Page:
Anthony Zahn competes at the Paralympic Games London 2012 on Aug. 30, 2012 in London.
Para-cyclist Anthony Zahn, a longtime national team member and bronze medalist at the Paralympic Games Beijing 2008, died Friday of pancreatic cancer at the age of 45.
“Today we mourn the loss of a talented member of our Paralympic family. Anthony’s dedication and passion for cycling was unparalleled as he worked tirelessly to carve out an illustrious 25-year career as an athlete and two-time Paralympian. After retirement, he remained committed to mentoring, coaching and inspiring the next generation of Paralympic athletes. His influence, pursuit of excellence and spirit will be remembered," said Ian Lawless, director of U.S. Paralympics Cycling.
Zahn had a dream as a teenager to ride in the Tour de France, only to find out at 16 that the knee pain he was experiencing was the result of Charcot-Marie-Tooth disease (CMT), a degenerative neuromuscular disorder. The diagnosis didn’t stop Zahn from dreaming. He kept right on cycling and entering races.
Later in life, Zahn learned about Para-cycling from a fellow competitor. Zahn began his career as a Para-cyclist in 2005 and quickly rose up the ranks. After two years he was a member of the national team and in 2008, he qualified for a spot on the U.S. Paralympic Team.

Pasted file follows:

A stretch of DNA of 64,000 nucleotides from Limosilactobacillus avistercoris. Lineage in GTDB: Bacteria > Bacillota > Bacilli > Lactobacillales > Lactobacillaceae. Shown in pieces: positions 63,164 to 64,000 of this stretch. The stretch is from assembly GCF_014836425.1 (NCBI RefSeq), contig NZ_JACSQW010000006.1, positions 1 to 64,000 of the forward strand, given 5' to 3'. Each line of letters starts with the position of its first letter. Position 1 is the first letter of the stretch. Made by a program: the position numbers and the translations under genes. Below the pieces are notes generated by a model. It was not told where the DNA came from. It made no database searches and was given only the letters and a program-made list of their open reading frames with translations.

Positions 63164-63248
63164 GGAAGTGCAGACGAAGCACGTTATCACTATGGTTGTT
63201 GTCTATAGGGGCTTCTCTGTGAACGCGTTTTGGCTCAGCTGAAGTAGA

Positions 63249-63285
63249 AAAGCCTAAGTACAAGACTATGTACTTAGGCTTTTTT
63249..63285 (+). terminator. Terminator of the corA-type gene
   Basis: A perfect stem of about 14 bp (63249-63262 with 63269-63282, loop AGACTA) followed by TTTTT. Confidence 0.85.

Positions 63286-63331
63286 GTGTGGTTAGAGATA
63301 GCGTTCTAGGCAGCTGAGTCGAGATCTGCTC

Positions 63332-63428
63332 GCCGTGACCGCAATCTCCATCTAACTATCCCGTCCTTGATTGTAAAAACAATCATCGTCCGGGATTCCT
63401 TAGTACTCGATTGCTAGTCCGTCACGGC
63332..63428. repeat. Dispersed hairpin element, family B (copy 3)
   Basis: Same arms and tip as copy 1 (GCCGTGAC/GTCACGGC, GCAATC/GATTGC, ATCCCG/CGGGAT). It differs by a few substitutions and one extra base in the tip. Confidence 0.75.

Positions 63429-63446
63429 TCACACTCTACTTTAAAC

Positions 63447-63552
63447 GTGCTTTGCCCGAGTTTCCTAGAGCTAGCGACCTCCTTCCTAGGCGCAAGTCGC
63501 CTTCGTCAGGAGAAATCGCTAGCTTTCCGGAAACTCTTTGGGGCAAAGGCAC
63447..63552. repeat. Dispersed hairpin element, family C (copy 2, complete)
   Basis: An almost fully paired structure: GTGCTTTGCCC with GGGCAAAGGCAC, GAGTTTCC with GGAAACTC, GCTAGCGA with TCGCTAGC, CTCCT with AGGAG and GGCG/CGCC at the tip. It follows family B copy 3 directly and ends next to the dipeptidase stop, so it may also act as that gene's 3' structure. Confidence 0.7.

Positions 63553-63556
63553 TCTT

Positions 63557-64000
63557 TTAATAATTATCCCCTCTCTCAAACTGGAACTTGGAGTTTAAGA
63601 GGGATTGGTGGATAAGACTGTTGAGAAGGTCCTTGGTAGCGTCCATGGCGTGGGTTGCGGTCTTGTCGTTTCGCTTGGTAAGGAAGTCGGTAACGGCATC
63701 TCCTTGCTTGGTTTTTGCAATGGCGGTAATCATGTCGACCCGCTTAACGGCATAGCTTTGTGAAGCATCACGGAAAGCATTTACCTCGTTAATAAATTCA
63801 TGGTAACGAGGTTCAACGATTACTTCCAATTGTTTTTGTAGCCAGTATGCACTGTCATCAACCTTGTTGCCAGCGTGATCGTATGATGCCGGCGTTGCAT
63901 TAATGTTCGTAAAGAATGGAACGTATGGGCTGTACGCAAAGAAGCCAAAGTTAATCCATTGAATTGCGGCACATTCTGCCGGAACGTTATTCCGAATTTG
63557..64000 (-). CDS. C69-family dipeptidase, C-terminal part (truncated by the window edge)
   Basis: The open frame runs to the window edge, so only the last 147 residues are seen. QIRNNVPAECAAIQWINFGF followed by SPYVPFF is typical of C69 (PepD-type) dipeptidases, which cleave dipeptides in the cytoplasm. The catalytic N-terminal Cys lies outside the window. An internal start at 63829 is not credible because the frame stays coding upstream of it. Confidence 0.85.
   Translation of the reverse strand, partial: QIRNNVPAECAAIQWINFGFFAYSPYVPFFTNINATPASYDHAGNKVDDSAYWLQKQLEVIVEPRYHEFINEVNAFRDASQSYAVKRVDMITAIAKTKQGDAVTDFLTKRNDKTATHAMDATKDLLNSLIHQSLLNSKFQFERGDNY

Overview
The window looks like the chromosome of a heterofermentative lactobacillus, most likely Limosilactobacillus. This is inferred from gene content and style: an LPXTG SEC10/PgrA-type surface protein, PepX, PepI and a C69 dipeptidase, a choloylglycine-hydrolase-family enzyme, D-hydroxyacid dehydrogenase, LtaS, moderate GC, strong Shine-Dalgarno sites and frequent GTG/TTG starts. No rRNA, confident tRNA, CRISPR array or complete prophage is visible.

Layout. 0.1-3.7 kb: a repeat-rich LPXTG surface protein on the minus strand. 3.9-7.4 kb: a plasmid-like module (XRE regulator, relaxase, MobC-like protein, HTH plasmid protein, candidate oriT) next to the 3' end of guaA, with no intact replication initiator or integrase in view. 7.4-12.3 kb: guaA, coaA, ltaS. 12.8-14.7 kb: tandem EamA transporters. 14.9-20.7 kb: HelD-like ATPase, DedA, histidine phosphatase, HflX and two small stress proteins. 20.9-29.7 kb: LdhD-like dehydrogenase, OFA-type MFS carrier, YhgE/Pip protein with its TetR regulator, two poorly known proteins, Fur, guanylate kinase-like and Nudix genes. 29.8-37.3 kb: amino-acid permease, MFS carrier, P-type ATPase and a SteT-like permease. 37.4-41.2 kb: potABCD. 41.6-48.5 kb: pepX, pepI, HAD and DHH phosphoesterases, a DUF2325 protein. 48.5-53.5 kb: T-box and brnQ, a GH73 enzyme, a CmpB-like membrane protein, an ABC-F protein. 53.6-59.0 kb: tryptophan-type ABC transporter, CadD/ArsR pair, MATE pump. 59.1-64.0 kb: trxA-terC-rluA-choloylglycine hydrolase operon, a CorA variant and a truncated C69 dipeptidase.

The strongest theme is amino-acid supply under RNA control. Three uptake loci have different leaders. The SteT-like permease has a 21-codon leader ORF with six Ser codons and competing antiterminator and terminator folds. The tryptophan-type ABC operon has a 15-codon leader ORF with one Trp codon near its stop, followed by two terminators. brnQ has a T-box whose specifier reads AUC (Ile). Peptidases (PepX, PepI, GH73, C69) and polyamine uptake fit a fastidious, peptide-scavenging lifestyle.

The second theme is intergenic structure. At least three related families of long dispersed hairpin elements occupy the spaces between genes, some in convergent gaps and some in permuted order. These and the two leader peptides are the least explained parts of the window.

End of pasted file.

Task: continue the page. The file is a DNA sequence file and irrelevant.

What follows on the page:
In Beijing, Zahn scored the bronze medal in the individual time trial LC4 classification. Just as he was preparing for a second Paralympic Games in 2012, Zahn was hit by a car and suffered a concussion, cracked ribs, and other injuries. But just six weeks later, Zahn was in London competing.
Zahn retired from competitive cycling in 2014. A longtime member of the Charcot-Marie-Tooth Association, Zahn worked as an ambassador for the association while also coaching cyclists of all levels.
Zahn’s wife, Liz Bernstein, has organized a memorial ride in his honor on his favorite route in Mill Valley, California. The ride is scheduled for September 12, 2020, the 12-year anniversary of Zahn’s medal-winning performance in Beijing.